Skip to Content

Healer’s Hand Symbol (Shaman’s Hand)

Healer’s Hand Symbol (Shaman’s Hand)

Examining symbolism in ancient cultures has helped us understand them more and broadened the horizons of human cognition.

It entails the study of how we associate meaning and convey information. Symbolism has the advantage of summing up complex ideas by representing them as an illustration.

These pictorial representations can define status, identity, beliefs, and even complex ideologies. One such example is the healer’s hand symbol, aka “Shaman’s Hand,” or “Hopi hand,” found in Native American Culture. 

Features of the Symbol

The healer’s hand symbol depicts the palm of one’s hand with an open spiral originating from the center of the palm and running towards the fingers.

The direction in which the spiral runs depends on the hand depicted such that it opens between the index finger and the thumb.  

The Spiral

Healer's Hand petroglyph in Petroglyph National monument, New Mexico, USA.
Healer’s Hand petroglyph in Petroglyph National monument, New Mexico, USA
ID 171799992 © Natalia Bratslavsky |

The spiral symbol can be seen throughout ancient traditions across the world, including cave drawings and petroglyphs in the south of America.

Some believe that it is derived from hieroglyphics depicting the sun, which holds significance among Native Americans as the source of life and Energy [1].

The Hand 

Depiction of healer's hand created in pebbles.
Depiction of healer’s hand created in pebbles
Photo 69161726 / Hand © Gary Hanvy |

You’ll find that Native American symbols do not normally rely on human symbols to express some form of thought. Most of their symbolism employs the use of other beings like animals, celestial bodies, and tools [2]. 

The hand symbol is believed to represent hand-to-hand combat. It should be noted that the weapon of choice for Native Americans was the bow and arrow.

Having proficiency in hand-to-hand combat meant that you excel in the form. Hence, a loose translation can mean that you’re an expert.

The two symbols combine (the hand and the spiral) to create the main symbol, however its meaning does not literally translate to a healer’s hand. More needs to be said regarding the spiritual and mystical context the symbol was used in.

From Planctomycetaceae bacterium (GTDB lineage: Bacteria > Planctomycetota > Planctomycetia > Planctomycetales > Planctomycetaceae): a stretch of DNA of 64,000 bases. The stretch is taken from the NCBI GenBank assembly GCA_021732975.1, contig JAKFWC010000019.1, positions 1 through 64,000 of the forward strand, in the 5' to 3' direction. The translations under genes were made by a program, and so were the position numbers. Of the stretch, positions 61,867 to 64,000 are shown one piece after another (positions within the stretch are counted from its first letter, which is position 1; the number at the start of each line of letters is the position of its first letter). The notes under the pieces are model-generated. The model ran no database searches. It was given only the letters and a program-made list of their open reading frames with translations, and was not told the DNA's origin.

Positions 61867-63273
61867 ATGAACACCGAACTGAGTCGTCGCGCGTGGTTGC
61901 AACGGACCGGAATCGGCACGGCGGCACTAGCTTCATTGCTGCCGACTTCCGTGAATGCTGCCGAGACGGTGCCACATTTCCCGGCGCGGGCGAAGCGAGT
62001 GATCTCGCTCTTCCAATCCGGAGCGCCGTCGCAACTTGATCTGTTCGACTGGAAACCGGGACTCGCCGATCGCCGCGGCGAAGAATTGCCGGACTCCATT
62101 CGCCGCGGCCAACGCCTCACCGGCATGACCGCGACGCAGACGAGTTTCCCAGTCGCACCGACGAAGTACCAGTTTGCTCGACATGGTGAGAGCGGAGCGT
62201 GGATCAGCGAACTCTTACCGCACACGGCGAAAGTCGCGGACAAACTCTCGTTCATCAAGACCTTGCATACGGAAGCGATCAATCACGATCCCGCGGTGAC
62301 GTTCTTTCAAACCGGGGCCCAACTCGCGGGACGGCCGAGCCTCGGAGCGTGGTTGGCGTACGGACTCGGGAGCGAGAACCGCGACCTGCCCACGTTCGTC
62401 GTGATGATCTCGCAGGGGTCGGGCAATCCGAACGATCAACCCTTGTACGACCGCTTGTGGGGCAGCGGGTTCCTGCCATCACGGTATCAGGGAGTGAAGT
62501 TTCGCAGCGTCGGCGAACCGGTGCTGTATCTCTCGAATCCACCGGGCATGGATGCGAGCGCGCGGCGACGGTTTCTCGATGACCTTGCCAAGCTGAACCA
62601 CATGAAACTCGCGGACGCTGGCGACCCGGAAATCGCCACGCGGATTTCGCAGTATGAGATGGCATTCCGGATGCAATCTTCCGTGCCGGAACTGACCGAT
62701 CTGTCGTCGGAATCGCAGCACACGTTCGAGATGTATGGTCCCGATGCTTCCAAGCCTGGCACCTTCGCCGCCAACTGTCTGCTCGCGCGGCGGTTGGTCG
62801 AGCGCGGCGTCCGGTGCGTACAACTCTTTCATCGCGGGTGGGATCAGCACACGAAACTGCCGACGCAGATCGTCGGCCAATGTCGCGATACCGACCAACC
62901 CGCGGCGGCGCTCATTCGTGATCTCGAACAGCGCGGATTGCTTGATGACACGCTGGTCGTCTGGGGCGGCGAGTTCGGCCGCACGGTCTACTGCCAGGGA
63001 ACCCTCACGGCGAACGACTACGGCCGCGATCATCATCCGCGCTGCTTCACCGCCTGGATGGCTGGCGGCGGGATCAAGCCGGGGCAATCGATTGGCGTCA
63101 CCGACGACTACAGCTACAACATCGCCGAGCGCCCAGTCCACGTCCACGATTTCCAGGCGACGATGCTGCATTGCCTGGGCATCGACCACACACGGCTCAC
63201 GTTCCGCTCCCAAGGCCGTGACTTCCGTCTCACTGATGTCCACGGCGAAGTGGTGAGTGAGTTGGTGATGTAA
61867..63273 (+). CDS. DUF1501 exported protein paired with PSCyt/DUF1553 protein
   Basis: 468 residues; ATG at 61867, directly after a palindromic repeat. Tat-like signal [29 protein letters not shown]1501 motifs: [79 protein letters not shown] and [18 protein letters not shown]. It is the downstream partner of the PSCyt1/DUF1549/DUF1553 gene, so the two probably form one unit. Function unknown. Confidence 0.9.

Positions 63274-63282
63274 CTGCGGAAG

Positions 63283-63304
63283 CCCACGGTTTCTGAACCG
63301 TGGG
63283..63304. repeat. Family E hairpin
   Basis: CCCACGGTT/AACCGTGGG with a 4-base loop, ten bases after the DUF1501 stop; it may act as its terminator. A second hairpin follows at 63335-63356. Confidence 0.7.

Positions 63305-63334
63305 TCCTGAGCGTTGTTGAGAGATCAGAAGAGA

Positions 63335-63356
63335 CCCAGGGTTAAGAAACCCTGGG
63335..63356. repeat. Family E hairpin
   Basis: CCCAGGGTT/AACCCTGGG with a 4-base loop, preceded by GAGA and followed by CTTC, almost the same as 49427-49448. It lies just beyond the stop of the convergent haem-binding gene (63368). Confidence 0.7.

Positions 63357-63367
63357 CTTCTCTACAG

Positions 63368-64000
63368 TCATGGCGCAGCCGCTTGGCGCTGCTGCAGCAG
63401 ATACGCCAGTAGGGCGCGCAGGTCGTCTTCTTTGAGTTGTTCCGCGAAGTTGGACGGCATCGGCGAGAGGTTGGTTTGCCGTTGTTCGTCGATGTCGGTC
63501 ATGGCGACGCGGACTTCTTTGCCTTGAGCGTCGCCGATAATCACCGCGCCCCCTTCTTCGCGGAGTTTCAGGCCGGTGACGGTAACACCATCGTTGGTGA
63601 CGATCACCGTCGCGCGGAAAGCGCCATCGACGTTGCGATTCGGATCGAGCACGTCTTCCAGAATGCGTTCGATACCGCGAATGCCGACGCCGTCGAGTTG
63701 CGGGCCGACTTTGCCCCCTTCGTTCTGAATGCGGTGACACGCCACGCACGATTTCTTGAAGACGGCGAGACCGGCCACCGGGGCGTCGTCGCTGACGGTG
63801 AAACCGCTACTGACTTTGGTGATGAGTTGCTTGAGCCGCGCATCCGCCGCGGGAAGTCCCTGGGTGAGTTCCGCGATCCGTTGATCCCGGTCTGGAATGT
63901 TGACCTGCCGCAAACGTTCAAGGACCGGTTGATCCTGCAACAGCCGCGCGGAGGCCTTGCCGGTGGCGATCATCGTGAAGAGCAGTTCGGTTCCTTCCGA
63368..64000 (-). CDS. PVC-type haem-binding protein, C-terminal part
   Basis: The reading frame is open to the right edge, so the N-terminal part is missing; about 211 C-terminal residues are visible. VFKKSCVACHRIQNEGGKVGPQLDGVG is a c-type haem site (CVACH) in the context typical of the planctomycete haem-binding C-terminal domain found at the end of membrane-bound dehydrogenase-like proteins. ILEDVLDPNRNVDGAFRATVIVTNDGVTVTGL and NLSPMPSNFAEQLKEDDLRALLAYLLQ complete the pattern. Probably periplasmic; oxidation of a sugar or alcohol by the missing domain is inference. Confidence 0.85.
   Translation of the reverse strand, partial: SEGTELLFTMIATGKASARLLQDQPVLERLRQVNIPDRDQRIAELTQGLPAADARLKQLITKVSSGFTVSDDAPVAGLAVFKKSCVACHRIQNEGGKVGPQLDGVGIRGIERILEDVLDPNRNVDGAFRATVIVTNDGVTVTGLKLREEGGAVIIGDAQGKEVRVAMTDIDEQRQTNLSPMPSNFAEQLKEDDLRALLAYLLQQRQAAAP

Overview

The Hopi Tribe 

Girls of the Hopi tribe, 1922, photo by Edward S. Curtis.
Girls of the Hopi tribe, 1922, photo by Edward S. Curtis
Edward S. Curtis, Public domain, via Wikimedia Commons

The healer’s hand symbol holds significance among the Hopi tribe in Northeastern Arizona [3]. They consider themselves nothing more than stewards of the land, aiming to live in peaceful co-existence with nature to honor its bounties.

According to the origins of the Hopi clan, the Maasaw instructed them to find their home. As a result, journeying the earth in search of their center place while cultivating the land became a common practice among the Hopi tribe [4].

Some clans went clockwise and the other counterclockwise and placed the insignia as hieroglyphs wherever they went, representing where they were along the journey.

Many Pueblo tribes, including Hopi, consider Chaco to be the ancestral ground of their people and the center the Maasaw talked about [5].

It holds importance as a cultural hub for the people who traveled here, promoting the sharing of knowledge and beliefs. Knowledge of healing practices and ceremonies was perhaps one of the subjects discussed upon at Chaco.

A possible explanation for the healer’s hand symbol can then be reserved for shamans who have navigated the tumultuous journey of life and gained spiritual knowledge of the universe.

Shamans are not necessarily healers but rather those individuals who have mastery of some form of knowledge.


  1. “Native American Sun Symbols,” 24 4 2021. [Online]. Available:
  2. “Handprint Symbol,” Siteseen Limited Siteseen Limited, 20 11 2012. [Online]. Available: [Accessed 24 4 2021].
  3. A. Levin, “The Heart of the Hopi,” Magazine of Smithsonian’s National Museum of the American Indian, 2019. [Online]. Available: [Accessed 24 4 2021].
  4. “Introduction to Hopi Symbols,” SunSigns, [Online]. Available: [Accessed 24 4 2021].
  5. D. L. Kilroy-Ewbank, “Chaco Canyon,” Khan Academy, [Online]. Available: [Accessed 24 4 2021].